In the beginning of the review I mentioned that characters are often-times over dramatized because you don’t really have time to get to know them. In the past the main protagonist was not affected by this flaw because you were the focal point to all stories. With three protagonists though, the same problem comes back. It seems that Rockstar didn’t have the room to fit three perfectly crafted characters, complete with touching backstories and wonderful story-archs when the protagonist is split into three. You gain the benefit of having a more interesting time playing through the story, but a lot the personal moments, cutscenes and personal connections that it took to make Niko Bellic so interesting in GTA IV, isn’t available in GTA V for our trio. It’s a give and take situation.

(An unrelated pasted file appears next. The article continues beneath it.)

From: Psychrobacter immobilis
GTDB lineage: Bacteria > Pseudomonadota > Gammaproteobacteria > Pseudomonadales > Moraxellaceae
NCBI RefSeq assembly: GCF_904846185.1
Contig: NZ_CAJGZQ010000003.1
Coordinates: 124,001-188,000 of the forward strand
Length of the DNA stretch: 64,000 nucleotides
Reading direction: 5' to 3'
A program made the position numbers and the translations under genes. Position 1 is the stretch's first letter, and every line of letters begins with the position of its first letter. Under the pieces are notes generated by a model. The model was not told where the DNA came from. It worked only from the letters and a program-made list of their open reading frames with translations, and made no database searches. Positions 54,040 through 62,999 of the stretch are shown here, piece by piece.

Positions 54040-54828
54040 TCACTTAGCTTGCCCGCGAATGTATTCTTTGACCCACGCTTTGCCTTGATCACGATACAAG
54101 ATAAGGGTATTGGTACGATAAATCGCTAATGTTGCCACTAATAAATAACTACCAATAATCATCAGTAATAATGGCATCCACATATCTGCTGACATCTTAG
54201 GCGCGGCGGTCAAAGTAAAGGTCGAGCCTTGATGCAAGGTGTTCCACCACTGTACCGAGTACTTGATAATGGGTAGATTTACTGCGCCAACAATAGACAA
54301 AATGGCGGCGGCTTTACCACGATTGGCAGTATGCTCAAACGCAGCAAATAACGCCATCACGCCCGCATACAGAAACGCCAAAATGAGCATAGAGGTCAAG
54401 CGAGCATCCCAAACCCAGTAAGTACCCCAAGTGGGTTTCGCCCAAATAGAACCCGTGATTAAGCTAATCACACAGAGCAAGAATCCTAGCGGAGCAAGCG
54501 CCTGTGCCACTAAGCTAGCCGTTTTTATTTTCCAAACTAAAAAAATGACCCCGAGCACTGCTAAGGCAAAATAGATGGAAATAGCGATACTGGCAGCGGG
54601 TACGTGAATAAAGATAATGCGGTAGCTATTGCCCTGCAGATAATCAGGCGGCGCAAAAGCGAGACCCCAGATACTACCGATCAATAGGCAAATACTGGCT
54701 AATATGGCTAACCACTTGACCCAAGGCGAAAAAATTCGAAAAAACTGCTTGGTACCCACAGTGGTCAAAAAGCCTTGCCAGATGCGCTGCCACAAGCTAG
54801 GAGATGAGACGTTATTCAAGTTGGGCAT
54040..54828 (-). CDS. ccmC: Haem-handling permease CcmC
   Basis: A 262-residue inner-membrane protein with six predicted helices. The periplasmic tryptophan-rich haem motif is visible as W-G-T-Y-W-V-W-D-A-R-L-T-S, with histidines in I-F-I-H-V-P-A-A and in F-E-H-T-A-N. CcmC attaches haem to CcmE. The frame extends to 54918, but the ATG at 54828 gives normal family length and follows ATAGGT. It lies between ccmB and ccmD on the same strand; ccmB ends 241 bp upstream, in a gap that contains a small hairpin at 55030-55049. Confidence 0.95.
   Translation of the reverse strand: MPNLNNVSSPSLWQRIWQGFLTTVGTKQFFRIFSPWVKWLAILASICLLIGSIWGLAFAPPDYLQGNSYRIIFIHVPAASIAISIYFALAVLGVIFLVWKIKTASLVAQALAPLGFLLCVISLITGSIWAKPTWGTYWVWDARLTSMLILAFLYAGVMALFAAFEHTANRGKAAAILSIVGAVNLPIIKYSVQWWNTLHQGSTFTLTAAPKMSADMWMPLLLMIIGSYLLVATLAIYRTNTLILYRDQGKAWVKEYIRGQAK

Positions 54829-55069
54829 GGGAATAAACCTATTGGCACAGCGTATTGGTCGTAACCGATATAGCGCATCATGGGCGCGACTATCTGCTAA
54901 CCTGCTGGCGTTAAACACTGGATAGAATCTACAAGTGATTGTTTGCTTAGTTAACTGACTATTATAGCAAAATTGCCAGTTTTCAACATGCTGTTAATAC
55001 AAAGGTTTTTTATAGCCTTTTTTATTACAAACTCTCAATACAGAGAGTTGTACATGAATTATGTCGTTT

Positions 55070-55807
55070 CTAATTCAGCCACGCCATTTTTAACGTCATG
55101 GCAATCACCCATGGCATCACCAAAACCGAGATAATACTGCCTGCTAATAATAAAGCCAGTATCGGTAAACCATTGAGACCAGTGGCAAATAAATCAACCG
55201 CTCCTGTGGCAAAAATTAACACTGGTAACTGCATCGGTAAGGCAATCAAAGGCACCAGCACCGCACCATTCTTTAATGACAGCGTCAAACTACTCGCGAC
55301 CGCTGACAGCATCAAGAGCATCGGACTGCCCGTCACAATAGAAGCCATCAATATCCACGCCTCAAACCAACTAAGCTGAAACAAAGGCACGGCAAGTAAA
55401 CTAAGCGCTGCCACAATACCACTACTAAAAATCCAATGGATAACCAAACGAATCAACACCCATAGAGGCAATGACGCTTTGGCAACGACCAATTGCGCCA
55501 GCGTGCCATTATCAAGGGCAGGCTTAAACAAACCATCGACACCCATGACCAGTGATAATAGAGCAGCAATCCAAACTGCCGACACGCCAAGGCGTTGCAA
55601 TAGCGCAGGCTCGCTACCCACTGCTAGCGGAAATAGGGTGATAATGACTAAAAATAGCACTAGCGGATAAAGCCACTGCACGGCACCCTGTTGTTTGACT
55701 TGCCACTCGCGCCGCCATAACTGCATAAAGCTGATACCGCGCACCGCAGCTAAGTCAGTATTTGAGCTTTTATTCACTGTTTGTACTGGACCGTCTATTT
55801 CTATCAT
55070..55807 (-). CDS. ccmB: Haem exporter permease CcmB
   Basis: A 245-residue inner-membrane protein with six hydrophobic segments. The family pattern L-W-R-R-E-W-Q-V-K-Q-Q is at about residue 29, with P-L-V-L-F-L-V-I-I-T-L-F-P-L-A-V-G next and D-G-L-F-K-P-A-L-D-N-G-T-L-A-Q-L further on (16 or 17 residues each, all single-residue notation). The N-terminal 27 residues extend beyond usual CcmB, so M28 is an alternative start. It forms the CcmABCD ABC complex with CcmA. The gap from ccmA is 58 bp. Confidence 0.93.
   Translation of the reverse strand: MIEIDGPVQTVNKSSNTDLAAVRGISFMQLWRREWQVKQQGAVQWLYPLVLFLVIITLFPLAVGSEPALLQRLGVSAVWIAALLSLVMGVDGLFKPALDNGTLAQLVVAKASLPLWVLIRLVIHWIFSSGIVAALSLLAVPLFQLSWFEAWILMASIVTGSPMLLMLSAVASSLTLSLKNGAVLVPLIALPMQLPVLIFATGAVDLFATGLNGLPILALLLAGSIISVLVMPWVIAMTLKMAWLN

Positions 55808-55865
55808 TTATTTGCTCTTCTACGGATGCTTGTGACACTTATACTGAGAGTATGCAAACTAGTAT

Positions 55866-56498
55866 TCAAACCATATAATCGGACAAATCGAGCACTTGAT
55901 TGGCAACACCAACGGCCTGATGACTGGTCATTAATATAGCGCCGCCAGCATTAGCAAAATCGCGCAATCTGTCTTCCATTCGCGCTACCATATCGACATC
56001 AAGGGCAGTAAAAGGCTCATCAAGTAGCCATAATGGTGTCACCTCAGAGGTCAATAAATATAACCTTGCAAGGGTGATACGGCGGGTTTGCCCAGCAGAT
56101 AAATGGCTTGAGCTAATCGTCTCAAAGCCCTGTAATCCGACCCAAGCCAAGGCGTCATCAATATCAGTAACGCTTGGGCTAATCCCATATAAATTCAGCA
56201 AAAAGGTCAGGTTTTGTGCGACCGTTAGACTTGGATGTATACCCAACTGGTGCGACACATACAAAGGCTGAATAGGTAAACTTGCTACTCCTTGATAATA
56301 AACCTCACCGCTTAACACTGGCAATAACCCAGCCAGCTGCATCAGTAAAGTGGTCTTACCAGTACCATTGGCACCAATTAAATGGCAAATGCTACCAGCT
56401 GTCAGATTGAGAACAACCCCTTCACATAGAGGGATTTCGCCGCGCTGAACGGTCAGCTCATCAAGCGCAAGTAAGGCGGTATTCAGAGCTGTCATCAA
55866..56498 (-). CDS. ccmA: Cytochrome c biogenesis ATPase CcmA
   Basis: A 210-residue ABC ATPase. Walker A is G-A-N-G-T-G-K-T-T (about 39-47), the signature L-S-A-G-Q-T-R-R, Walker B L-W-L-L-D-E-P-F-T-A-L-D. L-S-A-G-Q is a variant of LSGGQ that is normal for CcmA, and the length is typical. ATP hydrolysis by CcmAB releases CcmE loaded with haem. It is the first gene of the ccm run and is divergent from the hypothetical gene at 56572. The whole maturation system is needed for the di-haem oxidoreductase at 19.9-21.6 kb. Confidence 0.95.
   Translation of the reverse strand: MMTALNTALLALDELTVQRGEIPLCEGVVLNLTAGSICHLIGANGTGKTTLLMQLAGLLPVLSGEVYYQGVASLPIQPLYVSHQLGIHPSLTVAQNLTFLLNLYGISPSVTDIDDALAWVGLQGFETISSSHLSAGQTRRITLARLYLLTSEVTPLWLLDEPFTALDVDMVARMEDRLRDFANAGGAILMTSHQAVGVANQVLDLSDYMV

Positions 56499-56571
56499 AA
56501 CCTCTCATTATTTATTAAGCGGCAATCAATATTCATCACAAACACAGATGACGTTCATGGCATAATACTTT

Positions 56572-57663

Outside of the weaker trio of main protagonists (weaker but still stand alone efforts that shouldn’t be overlooked) the game is the best in the franchise by a long shot. The game offers new content, not reskinned maps and characters but actual new gameplay moments and a dizzying amount of land to cover. Rockstar was the one of the pioneers of the open-world and to this day they continue to improve the gameplay experience for players, offering more than anyone else can once again.